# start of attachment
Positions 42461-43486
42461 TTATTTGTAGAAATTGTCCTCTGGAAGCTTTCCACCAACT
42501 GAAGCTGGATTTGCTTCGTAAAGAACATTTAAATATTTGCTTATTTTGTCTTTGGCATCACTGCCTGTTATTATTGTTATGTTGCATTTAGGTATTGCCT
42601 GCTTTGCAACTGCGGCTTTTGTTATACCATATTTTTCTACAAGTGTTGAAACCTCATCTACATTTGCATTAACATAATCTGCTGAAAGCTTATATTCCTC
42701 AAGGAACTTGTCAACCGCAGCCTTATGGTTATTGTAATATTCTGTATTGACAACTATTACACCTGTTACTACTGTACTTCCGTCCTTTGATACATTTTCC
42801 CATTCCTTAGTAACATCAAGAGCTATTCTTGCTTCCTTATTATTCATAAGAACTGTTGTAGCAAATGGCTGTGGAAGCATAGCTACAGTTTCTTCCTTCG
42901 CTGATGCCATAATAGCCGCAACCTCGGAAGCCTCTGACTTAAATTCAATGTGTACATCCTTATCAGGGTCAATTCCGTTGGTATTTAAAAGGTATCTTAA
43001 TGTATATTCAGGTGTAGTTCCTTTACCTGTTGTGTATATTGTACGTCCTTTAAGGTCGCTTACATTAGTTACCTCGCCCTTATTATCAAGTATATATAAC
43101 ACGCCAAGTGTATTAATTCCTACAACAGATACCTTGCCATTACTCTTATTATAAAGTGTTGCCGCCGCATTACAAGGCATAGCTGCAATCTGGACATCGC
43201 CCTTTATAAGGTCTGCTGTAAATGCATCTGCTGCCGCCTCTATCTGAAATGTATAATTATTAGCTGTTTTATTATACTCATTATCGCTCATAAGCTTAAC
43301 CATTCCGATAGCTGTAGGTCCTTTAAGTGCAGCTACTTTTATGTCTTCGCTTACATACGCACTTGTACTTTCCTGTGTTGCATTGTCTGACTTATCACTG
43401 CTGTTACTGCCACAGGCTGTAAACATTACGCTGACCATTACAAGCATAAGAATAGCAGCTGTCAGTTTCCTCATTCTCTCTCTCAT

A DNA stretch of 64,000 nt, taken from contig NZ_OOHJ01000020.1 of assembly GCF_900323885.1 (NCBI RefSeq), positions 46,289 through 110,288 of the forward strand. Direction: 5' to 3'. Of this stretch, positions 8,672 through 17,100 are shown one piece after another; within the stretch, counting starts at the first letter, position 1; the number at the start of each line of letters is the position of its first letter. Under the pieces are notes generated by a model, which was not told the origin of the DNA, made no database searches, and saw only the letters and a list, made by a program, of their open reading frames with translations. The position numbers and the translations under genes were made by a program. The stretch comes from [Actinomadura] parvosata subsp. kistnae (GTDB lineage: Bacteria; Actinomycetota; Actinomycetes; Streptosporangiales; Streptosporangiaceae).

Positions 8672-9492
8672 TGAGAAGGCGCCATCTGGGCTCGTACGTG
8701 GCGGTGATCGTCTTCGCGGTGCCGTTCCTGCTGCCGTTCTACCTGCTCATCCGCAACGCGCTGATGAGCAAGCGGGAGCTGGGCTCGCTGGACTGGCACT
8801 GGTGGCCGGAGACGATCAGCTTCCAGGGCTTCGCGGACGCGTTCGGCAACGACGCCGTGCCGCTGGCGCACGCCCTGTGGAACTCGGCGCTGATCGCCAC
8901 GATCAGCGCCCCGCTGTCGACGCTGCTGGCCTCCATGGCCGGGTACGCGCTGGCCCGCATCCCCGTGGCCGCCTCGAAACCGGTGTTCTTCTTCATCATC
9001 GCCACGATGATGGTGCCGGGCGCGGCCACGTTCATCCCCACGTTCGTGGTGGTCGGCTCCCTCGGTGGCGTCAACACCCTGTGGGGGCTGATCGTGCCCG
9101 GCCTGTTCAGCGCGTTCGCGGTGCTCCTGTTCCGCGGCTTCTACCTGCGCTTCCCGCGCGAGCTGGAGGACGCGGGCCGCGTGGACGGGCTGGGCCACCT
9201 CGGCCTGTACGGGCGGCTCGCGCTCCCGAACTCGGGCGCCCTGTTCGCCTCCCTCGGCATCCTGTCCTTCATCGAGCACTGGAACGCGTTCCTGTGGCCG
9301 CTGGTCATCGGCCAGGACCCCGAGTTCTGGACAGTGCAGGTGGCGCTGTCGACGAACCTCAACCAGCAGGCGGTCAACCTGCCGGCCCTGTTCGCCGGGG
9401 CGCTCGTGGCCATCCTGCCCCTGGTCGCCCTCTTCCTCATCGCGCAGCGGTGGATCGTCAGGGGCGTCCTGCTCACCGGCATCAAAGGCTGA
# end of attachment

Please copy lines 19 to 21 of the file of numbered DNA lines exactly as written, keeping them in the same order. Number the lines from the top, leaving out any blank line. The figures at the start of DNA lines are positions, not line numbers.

9001 GCCACGATGATGGTGCCGGGCGCGGCCACGTTCATCCCCACGTTCGTGGTGGTCGGCTCCCTCGGTGGCGTCAACACCCTGTGGGGGCTGATCGTGCCCG
9101 GCCTGTTCAGCGCGTTCGCGGTGCTCCTGTTCCGCGGCTTCTACCTGCGCTTCCCGCGCGAGCTGGAGGACGCGGGCCGCGTGGACGGGCTGGGCCACCT
9201 CGGCCTGTACGGGCGGCTCGCGCTCCCGAACTCGGGCGCCCTGTTCGCCTCCCTCGGCATCCTGTCCTTCATCGAGCACTGGAACGCGTTCCTGTGGCCG